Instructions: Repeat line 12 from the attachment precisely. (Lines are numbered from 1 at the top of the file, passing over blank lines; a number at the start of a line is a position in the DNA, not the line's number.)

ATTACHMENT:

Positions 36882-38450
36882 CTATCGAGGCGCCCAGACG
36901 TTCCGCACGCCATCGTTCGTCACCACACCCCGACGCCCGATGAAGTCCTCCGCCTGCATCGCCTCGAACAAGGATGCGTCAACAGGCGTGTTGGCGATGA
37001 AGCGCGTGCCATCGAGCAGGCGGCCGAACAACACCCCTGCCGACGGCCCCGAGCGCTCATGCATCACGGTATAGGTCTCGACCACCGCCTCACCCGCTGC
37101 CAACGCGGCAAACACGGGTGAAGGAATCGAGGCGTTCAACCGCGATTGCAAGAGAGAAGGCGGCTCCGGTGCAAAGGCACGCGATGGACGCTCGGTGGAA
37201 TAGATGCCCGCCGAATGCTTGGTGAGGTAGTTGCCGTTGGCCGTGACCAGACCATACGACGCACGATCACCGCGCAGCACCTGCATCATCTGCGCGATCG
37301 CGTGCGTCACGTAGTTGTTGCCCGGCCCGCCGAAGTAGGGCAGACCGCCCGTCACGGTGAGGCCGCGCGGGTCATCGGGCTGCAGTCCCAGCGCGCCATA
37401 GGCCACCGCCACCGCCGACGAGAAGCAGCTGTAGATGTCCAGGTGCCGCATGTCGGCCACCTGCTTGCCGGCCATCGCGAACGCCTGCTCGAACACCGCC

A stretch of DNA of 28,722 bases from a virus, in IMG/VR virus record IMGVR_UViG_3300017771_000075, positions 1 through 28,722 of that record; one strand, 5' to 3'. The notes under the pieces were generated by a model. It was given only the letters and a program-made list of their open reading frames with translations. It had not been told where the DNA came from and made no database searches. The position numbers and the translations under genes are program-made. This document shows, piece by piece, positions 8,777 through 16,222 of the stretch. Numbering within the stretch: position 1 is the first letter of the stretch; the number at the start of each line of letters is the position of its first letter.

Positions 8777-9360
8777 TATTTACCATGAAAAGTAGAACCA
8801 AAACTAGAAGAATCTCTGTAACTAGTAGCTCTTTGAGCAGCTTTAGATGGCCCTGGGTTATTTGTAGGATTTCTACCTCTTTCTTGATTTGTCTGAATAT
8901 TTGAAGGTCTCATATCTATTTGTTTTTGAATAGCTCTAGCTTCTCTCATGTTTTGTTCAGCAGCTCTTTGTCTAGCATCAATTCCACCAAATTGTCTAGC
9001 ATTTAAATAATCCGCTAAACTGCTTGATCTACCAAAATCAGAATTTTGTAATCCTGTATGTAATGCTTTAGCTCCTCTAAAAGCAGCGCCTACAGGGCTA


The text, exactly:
8801 AAACTAGAAGAATCTCTGTAACTAGTAGCTCTTTGAGCAGCTTTAGATGGCCCTGGGTTATTTGTAGGATTTCTACCTCTTTCTTGATTTGTCTGAATAT